Use this URL to cite or link to this record in EThOS:
Title: Role of small regulatory RNA networks in controlling adaptive responses in Escherichia coli
Author: Iosub, Ira Alexandra
ISNI:       0000 0004 7429 6078
Awarding Body: University of Edinburgh
Current Institution: University of Edinburgh
Date of Award: 2018
Availability of Full Text:
Access from EThOS:
Full text unavailable from EThOS. Please try the link below.
Access from Institution:
Microorganisms are exposed to constantly changing environments, and consequently have evolved mechanisms to rapidly adapt their physiology upon stress imposition. These adaptive responses are coordinated through the rewiring of gene expression via complex networks that control the transcriptional program and the activity of post-transcriptional regulators. Although transcription factors primarily determine which genes are expressed, post-transcriptional regulation has a major role in fine-tuning the dynamics of gene expression. Post-transcriptional control is exerted by RNA-binding proteins and small regulatory RNAs (sRNAs) that bind to mRNA targets and modulate their synthesis, degradation and translation efficiency. In Escherichia coli, sRNAs associated with an RNA chaperone, Hfq, are key post-transcriptional regulators, yet the functions of most of these sRNAs are still unknown. The first step in understanding the roles of sRNAs in regulating gene expression is to identify their targets. To generate transcriptome-wide maps of Hfq-mediated sRNA-mRNA binding, we applied CLASH (cross-linking, ligation and sequencing of hybrids), a method that combines in vivo capture of RNA-RNA interactions, high-throughput sequencing and computational analyses, in E. coli. We uncovered thousands of dynamic growth-stage dependent association of Hfq to sRNAs and mRNAs. The latter confirmed known sRNA-target pairs and identified additional targets for known sRNAs, as well as novel sRNAs in various genomic features along with their targets. These data significantly expand our knowledge of the sRNA-target interaction networks in E.coli. In particular, the Hfq CLASH data indicated 3'-UTRs of mRNAs as major reservoirs of sRNAs, and the utilization of these may be more common than anticipated. Our findings also provide mechanistic insights that ensue from the identification of tens of sRNA-sRNA interactions that point to extensive sponging activity among regulatory RNAs: many sRNAs appear to be able to interact and repress the functions of other base-pairing sRNAs. We validated and highlighted the biological significance of some of the CLASH results by characterizing a 3'-UTR derived sRNA, MdoR (mal-dependent OMP repressor). This sRNA emerges by processing of the last transcript of malEFG polycistron, encoding components of maltose transport system. We found MdoR directly downregulates several major porins, whilst derepressing the maltose-specific porin LamB via destabilization of its inhibitor, MicA, likely by a sponging mechanism. Physiologically, MdoR contributes to the remodelling of envelope composition and links nutrient sensing to envelope stress responses during maltose assimilation. MdoR is a clear example of how cells integrate circuitry through multiple networks as part of their adaptive responses and how the CLASH methodology can help expand our understanding of sRNA-based regulation.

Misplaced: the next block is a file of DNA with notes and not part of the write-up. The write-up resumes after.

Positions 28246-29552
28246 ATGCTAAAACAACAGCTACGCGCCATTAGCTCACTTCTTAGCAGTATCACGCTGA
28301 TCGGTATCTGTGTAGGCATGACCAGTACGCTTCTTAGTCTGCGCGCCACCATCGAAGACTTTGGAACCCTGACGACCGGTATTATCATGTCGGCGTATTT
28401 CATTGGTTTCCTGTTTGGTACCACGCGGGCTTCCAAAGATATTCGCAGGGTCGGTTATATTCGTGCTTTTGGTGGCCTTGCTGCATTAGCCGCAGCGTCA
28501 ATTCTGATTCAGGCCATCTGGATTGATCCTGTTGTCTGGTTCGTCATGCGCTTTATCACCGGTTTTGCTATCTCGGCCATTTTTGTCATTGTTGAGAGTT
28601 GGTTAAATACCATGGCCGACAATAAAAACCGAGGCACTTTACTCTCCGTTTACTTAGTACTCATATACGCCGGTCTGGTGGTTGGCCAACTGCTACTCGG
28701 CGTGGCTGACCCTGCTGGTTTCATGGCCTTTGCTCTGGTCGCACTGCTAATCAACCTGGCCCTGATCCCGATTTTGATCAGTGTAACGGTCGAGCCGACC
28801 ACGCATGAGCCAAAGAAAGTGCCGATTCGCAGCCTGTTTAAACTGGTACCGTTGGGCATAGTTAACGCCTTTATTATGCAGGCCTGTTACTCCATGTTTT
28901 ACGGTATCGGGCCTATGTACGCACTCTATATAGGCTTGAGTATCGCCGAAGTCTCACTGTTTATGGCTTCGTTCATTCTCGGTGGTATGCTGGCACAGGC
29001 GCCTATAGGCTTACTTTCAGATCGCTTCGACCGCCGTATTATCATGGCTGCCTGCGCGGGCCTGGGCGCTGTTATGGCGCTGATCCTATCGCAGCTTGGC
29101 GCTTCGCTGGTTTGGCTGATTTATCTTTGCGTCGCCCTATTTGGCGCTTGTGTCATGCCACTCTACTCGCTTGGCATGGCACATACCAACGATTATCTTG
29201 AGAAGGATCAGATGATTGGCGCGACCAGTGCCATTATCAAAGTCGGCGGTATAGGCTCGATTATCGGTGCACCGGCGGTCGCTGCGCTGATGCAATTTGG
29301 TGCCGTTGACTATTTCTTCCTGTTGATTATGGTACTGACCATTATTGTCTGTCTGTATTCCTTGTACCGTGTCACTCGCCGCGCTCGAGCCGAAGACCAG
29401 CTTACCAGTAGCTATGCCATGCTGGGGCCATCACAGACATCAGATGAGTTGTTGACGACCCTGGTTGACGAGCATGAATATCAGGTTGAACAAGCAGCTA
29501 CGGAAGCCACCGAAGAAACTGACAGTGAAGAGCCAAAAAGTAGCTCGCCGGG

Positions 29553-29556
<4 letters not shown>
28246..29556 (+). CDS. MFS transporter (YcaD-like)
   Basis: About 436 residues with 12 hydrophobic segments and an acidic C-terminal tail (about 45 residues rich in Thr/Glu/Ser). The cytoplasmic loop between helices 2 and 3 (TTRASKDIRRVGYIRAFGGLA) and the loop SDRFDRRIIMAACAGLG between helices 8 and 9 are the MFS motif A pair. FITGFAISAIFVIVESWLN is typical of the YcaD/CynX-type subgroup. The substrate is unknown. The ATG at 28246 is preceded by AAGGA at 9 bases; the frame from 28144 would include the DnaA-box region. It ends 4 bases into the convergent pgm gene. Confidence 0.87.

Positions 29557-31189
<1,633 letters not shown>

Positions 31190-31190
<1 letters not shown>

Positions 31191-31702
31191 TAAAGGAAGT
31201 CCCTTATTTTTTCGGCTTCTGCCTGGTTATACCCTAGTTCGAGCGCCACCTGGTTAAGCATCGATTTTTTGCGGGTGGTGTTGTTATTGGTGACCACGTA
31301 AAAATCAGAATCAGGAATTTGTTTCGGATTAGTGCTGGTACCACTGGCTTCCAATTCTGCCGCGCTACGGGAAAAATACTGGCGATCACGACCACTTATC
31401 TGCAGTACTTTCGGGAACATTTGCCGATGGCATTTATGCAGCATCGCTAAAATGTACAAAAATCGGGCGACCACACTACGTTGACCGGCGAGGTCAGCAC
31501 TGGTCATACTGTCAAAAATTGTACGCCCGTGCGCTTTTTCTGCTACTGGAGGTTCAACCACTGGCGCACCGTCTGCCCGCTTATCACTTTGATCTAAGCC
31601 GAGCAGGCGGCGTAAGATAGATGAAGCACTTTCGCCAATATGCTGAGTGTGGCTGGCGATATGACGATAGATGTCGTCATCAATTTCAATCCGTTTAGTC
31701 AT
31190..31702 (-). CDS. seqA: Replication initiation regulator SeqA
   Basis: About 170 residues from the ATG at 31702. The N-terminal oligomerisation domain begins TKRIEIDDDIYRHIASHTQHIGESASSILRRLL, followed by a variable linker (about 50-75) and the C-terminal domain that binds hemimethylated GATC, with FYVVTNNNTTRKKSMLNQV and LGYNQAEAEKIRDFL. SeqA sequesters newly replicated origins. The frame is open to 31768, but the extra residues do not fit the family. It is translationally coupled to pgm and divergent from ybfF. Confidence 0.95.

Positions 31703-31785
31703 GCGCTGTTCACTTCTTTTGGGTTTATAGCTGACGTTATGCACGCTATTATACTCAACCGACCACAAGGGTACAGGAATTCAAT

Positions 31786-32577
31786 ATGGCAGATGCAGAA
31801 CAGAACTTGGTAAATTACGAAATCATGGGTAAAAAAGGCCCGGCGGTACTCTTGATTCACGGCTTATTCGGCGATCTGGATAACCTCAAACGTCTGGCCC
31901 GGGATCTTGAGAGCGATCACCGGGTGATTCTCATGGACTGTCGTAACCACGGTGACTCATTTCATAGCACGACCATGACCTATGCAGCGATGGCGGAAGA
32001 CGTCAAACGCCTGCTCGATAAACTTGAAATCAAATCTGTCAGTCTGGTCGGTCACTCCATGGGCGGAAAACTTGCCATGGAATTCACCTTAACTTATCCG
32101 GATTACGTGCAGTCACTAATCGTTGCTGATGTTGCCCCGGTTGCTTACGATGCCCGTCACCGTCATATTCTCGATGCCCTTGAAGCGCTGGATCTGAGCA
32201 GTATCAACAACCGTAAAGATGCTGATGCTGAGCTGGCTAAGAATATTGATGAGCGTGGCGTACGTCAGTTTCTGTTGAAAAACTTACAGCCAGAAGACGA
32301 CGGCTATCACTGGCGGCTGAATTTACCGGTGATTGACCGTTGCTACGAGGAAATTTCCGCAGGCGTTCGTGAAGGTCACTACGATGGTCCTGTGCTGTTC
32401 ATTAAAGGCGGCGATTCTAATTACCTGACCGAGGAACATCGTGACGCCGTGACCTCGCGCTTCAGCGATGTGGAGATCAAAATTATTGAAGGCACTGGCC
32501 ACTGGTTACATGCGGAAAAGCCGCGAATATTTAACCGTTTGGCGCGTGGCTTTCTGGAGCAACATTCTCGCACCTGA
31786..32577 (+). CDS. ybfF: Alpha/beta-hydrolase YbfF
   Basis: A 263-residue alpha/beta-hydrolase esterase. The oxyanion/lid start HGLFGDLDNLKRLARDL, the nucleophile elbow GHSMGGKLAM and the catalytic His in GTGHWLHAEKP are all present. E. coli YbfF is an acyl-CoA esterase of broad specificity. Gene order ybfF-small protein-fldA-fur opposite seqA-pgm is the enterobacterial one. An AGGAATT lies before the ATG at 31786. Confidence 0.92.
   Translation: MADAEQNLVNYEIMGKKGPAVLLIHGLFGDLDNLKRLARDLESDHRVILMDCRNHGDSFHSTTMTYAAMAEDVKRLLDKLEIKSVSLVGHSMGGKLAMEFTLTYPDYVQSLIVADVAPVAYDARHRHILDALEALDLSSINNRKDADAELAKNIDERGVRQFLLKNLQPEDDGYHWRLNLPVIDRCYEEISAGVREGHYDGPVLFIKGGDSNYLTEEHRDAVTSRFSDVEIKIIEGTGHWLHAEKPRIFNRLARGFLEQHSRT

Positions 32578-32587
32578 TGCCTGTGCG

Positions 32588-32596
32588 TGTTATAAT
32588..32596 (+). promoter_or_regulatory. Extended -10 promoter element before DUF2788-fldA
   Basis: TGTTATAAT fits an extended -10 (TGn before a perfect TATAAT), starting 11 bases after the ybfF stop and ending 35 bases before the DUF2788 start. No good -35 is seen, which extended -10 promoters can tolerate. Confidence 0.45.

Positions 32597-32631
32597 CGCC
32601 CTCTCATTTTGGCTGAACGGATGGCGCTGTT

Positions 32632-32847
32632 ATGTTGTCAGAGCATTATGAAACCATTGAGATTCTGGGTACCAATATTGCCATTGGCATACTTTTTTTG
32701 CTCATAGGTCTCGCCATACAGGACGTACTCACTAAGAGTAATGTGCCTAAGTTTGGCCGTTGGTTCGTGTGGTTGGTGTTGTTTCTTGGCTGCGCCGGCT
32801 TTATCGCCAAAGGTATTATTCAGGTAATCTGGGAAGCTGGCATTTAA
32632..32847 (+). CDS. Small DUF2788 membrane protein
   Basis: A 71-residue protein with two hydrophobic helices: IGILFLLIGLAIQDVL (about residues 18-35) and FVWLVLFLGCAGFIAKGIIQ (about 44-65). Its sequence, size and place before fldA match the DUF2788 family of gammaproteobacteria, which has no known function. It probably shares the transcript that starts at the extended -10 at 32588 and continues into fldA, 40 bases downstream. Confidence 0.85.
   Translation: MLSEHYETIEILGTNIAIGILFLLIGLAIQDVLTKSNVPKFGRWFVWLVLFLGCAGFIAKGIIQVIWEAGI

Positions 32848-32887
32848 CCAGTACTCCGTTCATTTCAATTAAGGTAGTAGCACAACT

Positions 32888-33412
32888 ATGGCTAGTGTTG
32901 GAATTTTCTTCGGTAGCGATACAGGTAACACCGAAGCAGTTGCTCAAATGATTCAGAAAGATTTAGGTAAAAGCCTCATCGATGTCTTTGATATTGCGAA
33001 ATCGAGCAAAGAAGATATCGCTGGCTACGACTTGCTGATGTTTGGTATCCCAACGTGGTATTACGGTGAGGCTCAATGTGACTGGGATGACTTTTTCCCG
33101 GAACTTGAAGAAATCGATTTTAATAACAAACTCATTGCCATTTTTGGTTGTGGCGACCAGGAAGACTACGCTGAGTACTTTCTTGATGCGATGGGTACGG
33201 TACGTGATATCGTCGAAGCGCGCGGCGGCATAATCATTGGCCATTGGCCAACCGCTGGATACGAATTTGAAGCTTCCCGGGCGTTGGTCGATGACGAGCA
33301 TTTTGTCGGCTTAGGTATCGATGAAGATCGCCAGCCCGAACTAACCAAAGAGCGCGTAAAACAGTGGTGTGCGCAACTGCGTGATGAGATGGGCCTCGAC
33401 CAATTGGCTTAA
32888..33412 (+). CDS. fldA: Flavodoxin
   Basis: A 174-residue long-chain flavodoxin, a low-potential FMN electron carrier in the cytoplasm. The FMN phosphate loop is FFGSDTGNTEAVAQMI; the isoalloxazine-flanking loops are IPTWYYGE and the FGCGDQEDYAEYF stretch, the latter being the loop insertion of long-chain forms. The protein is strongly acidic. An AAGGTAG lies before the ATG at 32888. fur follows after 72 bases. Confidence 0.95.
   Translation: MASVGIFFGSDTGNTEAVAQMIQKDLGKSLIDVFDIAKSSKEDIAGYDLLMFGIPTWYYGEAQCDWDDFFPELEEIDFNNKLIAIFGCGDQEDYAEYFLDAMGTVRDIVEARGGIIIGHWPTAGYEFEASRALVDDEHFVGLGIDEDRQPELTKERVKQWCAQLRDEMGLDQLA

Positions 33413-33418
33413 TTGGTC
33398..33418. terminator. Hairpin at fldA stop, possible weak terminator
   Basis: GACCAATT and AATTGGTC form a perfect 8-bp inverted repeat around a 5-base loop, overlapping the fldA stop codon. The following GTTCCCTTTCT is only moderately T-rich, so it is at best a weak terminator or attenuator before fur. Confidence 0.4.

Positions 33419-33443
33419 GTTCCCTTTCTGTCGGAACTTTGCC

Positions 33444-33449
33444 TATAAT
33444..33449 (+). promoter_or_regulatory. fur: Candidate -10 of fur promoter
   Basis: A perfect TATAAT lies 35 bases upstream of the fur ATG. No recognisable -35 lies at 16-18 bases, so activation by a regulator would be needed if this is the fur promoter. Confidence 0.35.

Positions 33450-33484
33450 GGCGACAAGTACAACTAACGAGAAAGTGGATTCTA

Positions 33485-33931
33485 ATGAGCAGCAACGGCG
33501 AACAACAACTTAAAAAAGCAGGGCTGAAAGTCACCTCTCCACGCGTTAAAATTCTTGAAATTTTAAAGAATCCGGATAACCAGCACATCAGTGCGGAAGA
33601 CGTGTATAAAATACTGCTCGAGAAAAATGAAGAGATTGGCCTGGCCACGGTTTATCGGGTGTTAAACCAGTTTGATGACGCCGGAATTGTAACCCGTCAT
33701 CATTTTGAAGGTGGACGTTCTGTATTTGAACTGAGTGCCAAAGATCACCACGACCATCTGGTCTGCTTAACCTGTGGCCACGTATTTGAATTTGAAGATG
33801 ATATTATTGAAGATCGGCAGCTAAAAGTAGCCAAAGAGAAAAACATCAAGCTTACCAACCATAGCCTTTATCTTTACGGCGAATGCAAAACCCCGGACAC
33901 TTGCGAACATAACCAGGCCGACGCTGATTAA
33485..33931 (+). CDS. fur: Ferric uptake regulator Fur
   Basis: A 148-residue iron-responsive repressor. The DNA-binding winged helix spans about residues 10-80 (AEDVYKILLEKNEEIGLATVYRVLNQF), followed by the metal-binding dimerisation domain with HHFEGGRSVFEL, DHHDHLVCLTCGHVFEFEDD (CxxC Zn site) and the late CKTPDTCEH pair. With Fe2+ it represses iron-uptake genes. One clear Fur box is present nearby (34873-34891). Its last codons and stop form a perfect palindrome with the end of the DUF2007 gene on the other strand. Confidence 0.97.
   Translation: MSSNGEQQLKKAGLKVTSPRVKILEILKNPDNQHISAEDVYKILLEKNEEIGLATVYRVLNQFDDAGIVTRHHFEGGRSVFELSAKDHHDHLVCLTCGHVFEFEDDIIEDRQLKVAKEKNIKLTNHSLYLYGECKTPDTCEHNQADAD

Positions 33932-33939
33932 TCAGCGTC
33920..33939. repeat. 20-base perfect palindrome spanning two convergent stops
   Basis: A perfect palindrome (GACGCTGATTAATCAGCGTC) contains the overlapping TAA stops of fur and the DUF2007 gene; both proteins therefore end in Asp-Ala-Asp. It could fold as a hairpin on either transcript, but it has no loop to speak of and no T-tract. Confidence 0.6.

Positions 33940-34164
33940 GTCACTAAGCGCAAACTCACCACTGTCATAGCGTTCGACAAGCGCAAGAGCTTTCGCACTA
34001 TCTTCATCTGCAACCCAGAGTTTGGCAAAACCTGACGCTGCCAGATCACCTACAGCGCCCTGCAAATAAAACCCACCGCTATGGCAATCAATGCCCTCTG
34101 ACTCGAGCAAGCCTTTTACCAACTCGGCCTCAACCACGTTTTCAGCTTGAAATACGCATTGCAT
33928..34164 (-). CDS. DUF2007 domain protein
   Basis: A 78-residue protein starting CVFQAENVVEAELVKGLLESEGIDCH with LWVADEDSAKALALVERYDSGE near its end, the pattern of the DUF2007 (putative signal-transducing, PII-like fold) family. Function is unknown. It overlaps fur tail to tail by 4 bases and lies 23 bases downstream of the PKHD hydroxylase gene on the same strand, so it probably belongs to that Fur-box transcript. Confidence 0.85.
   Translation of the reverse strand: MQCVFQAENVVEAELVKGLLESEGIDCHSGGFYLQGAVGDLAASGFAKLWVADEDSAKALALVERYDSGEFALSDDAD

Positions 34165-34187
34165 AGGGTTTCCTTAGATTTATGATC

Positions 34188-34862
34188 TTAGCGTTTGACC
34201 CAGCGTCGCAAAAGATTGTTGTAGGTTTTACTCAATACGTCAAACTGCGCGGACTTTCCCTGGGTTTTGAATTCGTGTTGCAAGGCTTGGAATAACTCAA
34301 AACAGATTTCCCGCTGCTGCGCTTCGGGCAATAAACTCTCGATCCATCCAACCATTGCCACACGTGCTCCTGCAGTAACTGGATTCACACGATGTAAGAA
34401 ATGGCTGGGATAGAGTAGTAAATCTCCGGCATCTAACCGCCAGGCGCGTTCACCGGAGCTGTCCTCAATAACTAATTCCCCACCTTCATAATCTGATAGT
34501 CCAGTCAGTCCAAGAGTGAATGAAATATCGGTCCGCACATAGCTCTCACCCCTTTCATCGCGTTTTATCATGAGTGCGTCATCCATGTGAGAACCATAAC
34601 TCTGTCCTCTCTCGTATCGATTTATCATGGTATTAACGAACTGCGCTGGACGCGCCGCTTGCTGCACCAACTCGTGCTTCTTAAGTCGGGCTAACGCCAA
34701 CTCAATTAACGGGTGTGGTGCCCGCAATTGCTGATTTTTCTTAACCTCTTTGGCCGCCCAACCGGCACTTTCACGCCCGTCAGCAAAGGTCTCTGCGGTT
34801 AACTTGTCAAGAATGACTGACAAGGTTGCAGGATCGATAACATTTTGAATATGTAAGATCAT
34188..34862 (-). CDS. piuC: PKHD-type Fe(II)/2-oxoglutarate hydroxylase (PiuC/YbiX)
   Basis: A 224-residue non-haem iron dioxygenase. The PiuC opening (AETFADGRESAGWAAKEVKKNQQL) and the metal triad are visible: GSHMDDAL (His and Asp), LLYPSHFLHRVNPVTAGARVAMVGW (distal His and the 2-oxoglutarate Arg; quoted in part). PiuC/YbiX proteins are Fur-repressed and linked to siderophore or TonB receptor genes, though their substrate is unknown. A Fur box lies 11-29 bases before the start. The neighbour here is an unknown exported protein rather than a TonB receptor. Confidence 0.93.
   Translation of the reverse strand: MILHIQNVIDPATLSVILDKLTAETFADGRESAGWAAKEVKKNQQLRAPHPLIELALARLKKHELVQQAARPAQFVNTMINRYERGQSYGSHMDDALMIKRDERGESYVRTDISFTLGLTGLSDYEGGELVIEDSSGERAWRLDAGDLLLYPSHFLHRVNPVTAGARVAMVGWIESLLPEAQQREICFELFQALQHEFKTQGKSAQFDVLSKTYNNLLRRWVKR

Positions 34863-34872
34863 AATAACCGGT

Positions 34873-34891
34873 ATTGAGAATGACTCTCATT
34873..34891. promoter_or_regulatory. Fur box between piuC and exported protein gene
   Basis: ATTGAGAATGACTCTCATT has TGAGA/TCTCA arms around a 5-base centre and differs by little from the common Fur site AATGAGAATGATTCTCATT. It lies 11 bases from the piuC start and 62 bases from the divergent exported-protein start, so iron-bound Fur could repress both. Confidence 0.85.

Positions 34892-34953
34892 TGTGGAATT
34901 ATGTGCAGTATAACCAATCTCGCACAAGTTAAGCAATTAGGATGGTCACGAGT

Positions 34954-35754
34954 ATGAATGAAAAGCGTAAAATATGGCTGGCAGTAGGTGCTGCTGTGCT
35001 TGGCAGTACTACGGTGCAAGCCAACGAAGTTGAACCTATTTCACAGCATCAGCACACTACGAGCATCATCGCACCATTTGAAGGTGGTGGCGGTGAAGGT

Supervisor: Granneman, Sander ; Tollervey, David Sponsor: Wellcome Trust
Qualification Name: Thesis (Ph.D.) Qualification Level: Doctoral
EThOS ID:  DOI: Not available
Keywords: e. coli ; Escherichia coli ; mRNA ; CLASH ; sRNA-based regulation